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Monday, July 25, 2011

Result Sets and the Meta-data Interfaces in JAVA

Result Sets and the Meta-data Interfaces

In simple applications such as the counter applet, there is no need to perform any tricks with the results from a query-the data is simply retrieved sequentially and processed. More commonly, however, an application will need to process the data in a more complex fashion. For example, a set of classes might want to deal with data on a more abstract level than the Database class from the counter example. Instead, such classes might not know exactly what data is being retrieved. They can query the meta-data interfaces to process intelligently such data that they would otherwise not know. Listing 15.2 shows a generic database view class that is populated with database objects based on a result set.

Listing 15.2. A generic database view class.
import java.sql.ResultSet;
import java.sql.ResultSetMetaData;
import java.util.Hashtable;
import java.util.Vector;

public class View {

    private Vector objects;
    public void populate(ResultSet result_set, String cl) {

        ResultSetMetaData meta_data;

        int i, maxi;

        try {

            objects = new Vector();

            meta_data = result_set.getMetaData();

            maxi = meta_data.getColumnCount();

            while( ) {

                Hashtable row = new Hashtable();
                DataObject obj;
                for(i=1; i<=maxi; i++) {

                    String key;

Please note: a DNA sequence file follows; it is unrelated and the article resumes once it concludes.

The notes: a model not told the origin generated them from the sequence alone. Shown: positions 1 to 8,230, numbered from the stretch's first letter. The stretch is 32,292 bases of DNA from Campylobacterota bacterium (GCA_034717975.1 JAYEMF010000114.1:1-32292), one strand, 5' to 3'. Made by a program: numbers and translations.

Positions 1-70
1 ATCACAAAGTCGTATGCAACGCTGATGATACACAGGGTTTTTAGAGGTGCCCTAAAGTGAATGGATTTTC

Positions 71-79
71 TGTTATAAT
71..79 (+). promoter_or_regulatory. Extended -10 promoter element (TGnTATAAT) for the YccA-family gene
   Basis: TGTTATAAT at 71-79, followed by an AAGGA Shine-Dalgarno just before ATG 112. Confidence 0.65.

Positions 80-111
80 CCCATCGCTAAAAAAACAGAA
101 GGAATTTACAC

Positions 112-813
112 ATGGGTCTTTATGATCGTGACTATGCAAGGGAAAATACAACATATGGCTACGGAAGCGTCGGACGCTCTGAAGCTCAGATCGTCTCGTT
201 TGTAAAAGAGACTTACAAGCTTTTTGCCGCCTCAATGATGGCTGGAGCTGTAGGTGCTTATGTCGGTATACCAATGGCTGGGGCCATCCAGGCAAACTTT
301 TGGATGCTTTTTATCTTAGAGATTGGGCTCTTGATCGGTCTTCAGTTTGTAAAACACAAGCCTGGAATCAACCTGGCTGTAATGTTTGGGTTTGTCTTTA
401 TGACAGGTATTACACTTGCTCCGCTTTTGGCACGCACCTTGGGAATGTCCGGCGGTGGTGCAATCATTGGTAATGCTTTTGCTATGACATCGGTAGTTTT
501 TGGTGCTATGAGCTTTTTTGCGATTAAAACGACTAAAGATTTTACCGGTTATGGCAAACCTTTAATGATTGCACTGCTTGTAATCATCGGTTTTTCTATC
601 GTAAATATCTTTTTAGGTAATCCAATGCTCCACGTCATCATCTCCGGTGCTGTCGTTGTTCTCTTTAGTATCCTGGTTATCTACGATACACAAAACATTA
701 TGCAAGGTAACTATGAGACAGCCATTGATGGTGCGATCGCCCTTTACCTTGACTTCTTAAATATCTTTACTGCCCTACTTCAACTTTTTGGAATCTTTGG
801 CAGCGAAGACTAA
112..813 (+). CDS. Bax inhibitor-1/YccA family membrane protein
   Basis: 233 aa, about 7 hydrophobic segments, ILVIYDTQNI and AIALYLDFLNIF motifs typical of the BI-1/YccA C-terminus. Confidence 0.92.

Object value;

                    int t;

                           key = meta_data.getColumnLabel(i);

                    t = meta_data.getColumnType(i);

                    value = result_set.getObject(i, t);
                                        row.put(key, value);

                          obj = (DataObject)Class.forName(cl);



  catch ( java.sql.SQLException e ) {


                objects = new Vector();





In the View class, reference is made to a DataObject class that implements a restore(java.util.Hashtable) method not listed.
Because many applications will use this generic class, the class knows nothing about the queries it is executing. Instead, it takes any random result set and assumes that each row corresponds to an instance of the class named by the second parameter to populate().
To get the information it needs for performing the data retrievals, the populate() method first obtains the meta-data object for this result set. This method is specifically interested in knowing how many columns, as well as the names of the columns, are in the result set.
To store the columns in a Hashtable object that the DataObject object can use for restoring itself, all data must be in the form of objects. Thus, for each column in the result set, the DataObject finds its data type from the meta-data and retrieves the column as an object. The final step is to store it in the Hashtable.


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